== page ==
Everything in the universe has a purpose.”– Wayne Dyer
If you’ve been in a romantic relationship, you would — at some point — have experienced jealousy.
Perhaps you caught a few “mate poachers” sniffing around your partner.
Or perhaps you saw your partner sneak a furtive glance at someone at the mall.
As it stands, jealousy is one of those emotions categorized as “bad” or “negative.”
But is there more to it?
According to evolutionary psychologist Dr David Buss, there is.
Dr. Buss argues that jealousy is an evolved emotion that serves several adaptive functions, the primary ones being:
- Paternity certainty: Jealousy enables male mates to be attentive to potential mate poachers and take action, thereby limiting uncertainty around the paternity of offspring.
- Mate guarding: From a male perspective, lots of resources are invested in a chosen mate and her children. Female mates also invest in their mates, whether it is time, effort, or items that hold monetary value. Jealousy, therefore, works as a defence to protect this investment.
Jealousy is activated when there are threats to an ongoing, valued relationship. Such threats include:
- Detection of potential mate poachers
- Suspicions of infidelity
- Signs of emotional disconnect
- Mate value discrepancy
Detection of potential mate poachers
When one mate has a desirable partner, others who find such partner desirable may try to lure him/her away for a sexual encounter or long-term relationship. Jealousy is triggered when mates become aware of potential mate poachers.
Suspicions of infidelity
Typically, people want to hold on to their mates and avoid break-ups or divorce which tend to be emotionally and/or financially costly. Jealousy, triggered by suspicions of sexual, emotional, or financial infidelity, prompts suspicious partners to take some form of action.
Signs of emotional disconnect
Where one partner says, “I love you”, and the other does not reciprocate (he/she either responds with something else or doesn’t respond at all), the relationship is seen as lacking an emotional connection.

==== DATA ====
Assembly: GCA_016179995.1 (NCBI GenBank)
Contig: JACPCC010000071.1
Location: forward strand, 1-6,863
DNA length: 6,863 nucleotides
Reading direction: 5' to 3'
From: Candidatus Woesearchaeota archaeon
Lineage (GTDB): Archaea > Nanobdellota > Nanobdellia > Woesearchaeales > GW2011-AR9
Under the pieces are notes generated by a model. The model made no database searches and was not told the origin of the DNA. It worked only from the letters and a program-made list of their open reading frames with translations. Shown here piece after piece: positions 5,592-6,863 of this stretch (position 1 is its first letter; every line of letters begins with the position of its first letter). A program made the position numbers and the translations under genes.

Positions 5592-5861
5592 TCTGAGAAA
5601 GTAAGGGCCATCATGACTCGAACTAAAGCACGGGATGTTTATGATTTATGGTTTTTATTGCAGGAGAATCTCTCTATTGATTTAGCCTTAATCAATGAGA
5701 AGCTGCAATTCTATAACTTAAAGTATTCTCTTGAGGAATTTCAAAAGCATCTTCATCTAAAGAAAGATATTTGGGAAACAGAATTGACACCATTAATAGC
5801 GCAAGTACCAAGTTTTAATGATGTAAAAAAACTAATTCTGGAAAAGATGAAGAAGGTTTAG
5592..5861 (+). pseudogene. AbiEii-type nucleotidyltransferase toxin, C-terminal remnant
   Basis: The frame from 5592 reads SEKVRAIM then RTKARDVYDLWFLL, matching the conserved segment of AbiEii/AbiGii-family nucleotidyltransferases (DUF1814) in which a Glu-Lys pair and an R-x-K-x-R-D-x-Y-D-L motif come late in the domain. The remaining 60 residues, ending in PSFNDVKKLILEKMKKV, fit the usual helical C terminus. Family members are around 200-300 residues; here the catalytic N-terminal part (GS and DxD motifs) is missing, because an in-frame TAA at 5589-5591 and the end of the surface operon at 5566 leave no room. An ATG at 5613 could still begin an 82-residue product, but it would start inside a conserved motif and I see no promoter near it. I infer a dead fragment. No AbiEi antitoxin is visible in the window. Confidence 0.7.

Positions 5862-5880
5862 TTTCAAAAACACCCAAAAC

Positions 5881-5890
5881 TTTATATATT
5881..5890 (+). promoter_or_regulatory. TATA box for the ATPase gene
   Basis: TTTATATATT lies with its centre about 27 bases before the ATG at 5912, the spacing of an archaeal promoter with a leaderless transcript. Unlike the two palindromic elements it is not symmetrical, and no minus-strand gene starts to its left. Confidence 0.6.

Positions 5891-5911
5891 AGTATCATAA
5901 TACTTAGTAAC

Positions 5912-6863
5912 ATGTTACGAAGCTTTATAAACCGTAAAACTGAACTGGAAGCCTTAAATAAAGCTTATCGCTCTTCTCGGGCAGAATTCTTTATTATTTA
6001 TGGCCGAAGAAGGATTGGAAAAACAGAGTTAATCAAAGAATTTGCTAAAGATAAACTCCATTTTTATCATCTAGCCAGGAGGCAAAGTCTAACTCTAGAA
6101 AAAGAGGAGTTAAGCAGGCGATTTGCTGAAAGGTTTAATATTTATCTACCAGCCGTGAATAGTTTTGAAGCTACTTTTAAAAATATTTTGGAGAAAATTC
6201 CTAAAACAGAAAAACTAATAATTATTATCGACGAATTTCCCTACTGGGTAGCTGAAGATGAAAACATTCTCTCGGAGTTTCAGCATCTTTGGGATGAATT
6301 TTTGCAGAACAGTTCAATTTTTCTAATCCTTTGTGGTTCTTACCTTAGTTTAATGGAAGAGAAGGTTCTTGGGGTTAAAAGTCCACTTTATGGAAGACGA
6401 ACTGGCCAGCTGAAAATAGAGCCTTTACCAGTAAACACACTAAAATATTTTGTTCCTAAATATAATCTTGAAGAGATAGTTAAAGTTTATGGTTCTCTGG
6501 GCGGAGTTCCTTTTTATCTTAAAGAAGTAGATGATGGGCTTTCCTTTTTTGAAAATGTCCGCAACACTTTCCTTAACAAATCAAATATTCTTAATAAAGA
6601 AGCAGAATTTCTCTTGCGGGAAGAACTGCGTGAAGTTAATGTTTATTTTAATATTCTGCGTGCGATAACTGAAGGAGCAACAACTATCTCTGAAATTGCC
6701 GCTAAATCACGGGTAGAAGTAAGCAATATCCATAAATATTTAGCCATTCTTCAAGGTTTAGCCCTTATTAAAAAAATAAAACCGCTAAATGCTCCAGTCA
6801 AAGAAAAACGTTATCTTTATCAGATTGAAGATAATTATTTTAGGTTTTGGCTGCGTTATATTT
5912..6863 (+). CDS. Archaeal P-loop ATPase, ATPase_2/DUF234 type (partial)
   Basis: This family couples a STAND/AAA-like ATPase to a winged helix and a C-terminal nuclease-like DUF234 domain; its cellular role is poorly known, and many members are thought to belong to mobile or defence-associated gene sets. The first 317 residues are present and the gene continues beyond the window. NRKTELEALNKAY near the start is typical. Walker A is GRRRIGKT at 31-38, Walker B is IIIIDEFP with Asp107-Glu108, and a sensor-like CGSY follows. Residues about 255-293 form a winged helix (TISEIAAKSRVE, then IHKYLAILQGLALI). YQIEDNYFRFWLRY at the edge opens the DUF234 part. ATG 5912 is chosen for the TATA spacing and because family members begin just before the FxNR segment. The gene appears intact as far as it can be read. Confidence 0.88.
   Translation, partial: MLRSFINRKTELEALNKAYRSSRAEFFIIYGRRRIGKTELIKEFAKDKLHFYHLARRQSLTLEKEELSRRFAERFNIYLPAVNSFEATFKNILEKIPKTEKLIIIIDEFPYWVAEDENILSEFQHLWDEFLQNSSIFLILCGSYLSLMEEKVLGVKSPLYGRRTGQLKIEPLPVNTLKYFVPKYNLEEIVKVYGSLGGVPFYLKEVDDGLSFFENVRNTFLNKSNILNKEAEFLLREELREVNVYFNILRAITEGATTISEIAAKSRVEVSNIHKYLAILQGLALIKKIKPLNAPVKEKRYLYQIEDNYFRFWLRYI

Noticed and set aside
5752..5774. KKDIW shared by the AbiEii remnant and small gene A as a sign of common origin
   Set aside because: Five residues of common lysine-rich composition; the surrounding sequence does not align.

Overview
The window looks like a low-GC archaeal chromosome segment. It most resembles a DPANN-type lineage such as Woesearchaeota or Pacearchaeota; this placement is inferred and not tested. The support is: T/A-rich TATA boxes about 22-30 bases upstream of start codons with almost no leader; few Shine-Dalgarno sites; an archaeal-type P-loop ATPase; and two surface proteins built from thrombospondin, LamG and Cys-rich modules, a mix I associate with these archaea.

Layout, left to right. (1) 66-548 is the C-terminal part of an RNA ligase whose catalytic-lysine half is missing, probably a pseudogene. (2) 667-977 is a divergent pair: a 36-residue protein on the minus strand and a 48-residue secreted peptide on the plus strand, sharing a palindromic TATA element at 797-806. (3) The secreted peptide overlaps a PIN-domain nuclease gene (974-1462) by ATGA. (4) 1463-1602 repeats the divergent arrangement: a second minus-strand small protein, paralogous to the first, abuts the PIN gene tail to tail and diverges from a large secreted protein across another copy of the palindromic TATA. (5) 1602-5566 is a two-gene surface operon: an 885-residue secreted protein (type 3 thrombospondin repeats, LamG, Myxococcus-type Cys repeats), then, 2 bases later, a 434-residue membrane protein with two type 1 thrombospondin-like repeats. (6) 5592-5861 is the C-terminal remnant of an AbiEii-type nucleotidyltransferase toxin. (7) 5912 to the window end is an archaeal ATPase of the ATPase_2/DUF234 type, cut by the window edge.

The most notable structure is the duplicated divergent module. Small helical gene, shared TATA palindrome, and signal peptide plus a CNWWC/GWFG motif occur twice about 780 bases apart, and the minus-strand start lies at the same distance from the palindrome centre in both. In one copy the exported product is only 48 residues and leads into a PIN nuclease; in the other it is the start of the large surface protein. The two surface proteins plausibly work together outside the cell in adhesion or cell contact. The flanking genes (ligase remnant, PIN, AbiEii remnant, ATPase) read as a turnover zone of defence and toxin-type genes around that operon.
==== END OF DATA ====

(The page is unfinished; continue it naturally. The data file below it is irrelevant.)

Mate value discrepancy
Mate value refers to how desirable a person is as a potential mate. (Read what men and women look for in potential mates here: https://ilzealberts.isorise.com/blog/.) If, for example, someone is an “8”, he/she will likely look for a mate who has a similar mate value.
Mate value discrepancies arise when one partner has a higher mate value than the other. These discrepancies can occur where none existed before:
- Where one partner is suddenly fired or retrenched and is without a job for an extended period of time.
- Where one partner’s career takes off (perhaps he/she becomes a famous singer).
The partner with the higher mate value is, statistically, more likely to have an affair, break up with his/her partner, and “trade up” in the mating market. The larger the mate value discrepancy, the larger the probability that a partner will “trade up” in the mating market.
What happens when jealousy is activated?
The action a jealous partner takes depends on the options available.
Dr Buss has identified 19 different tactics people use to deal with jealousy-related issues. These tactics range from vigilance to violence.
Vigilance includes stalking, hacking into devices, monitoring the behaviour of potential poachers, and looking for eye contact between others and one’s partner.
Violence is more often used by men and works to reduce perceived mate value discrepancies by:
- Tainting women’s physical appearance, prompting them to conceal themselves or remain at home.
- Disempowering women.
What is YOUR perceived mate value?
Do you perceive that you have a lower mate value than your partner?
Remember, relationships flourish when partners are able to see each other as equals.
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